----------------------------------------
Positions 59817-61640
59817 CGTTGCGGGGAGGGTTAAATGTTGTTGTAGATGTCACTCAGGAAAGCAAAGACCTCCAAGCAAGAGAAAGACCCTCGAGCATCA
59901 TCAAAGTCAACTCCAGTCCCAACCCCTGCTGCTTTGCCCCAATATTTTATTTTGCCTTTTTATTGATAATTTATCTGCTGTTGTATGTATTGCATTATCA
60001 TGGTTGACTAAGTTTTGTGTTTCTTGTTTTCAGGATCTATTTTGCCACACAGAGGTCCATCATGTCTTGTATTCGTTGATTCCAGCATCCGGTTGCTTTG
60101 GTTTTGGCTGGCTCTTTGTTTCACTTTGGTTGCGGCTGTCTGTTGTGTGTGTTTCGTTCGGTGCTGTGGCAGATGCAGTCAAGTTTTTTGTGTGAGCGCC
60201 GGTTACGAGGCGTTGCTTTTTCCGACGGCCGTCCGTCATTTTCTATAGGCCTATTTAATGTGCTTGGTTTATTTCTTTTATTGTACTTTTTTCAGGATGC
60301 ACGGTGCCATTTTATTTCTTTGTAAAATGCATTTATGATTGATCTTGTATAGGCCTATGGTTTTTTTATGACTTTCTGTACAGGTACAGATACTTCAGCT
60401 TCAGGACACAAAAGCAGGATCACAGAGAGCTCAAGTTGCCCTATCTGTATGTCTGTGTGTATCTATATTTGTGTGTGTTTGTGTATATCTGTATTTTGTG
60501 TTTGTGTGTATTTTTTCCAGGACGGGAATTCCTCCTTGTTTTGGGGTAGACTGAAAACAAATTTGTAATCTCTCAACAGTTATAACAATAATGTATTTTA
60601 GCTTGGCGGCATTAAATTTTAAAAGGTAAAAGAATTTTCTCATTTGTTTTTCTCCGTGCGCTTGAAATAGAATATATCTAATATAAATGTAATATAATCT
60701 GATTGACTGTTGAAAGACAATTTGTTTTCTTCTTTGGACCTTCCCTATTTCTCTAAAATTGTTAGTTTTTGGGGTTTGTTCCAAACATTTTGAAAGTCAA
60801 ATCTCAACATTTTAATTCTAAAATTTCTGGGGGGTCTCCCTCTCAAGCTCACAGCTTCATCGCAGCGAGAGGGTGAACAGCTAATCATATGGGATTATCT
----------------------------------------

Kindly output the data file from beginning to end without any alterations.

Positions 59817-61640
59817 CGTTGCGGGGAGGGTTAAATGTTGTTGTAGATGTCACTCAGGAAAGCAAAGACCTCCAAGCAAGAGAAAGACCCTCGAGCATCA
59901 TCAAAGTCAACTCCAGTCCCAACCCCTGCTGCTTTGCCCCAATATTTTATTTTGCCTTTTTATTGATAATTTATCTGCTGTTGTATGTATTGCATTATCA
60001 TGGTTGACTAAGTTTTGTGTTTCTTGTTTTCAGGATCTATTTTGCCACACAGAGGTCCATCATGTCTTGTATTCGTTGATTCCAGCATCCGGTTGCTTTG
60101 GTTTTGGCTGGCTCTTTGTTTCACTTTGGTTGCGGCTGTCTGTTGTGTGTGTTTCGTTCGGTGCTGTGGCAGATGCAGTCAAGTTTTTTGTGTGAGCGCC
60201 GGTTACGAGGCGTTGCTTTTTCCGACGGCCGTCCGTCATTTTCTATAGGCCTATTTAATGTGCTTGGTTTATTTCTTTTATTGTACTTTTTTCAGGATGC
60301 ACGGTGCCATTTTATTTCTTTGTAAAATGCATTTATGATTGATCTTGTATAGGCCTATGGTTTTTTTATGACTTTCTGTACAGGTACAGATACTTCAGCT
60401 TCAGGACACAAAAGCAGGATCACAGAGAGCTCAAGTTGCCCTATCTGTATGTCTGTGTGTATCTATATTTGTGTGTGTTTGTGTATATCTGTATTTTGTG
60501 TTTGTGTGTATTTTTTCCAGGACGGGAATTCCTCCTTGTTTTGGGGTAGACTGAAAACAAATTTGTAATCTCTCAACAGTTATAACAATAATGTATTTTA
60601 GCTTGGCGGCATTAAATTTTAAAAGGTAAAAGAATTTTCTCATTTGTTTTTCTCCGTGCGCTTGAAATAGAATATATCTAATATAAATGTAATATAATCT
60701 GATTGACTGTTGAAAGACAATTTGTTTTCTTCTTTGGACCTTCCCTATTTCTCTAAAATTGTTAGTTTTTGGGGTTTGTTCCAAACATTTTGAAAGTCAA
60801 ATCTCAACATTTTAATTCTAAAATTTCTGGGGGGTCTCCCTCTCAAGCTCACAGCTTCATCGCAGCGAGAGGGTGAACAGCTAATCATATGGGATTATCT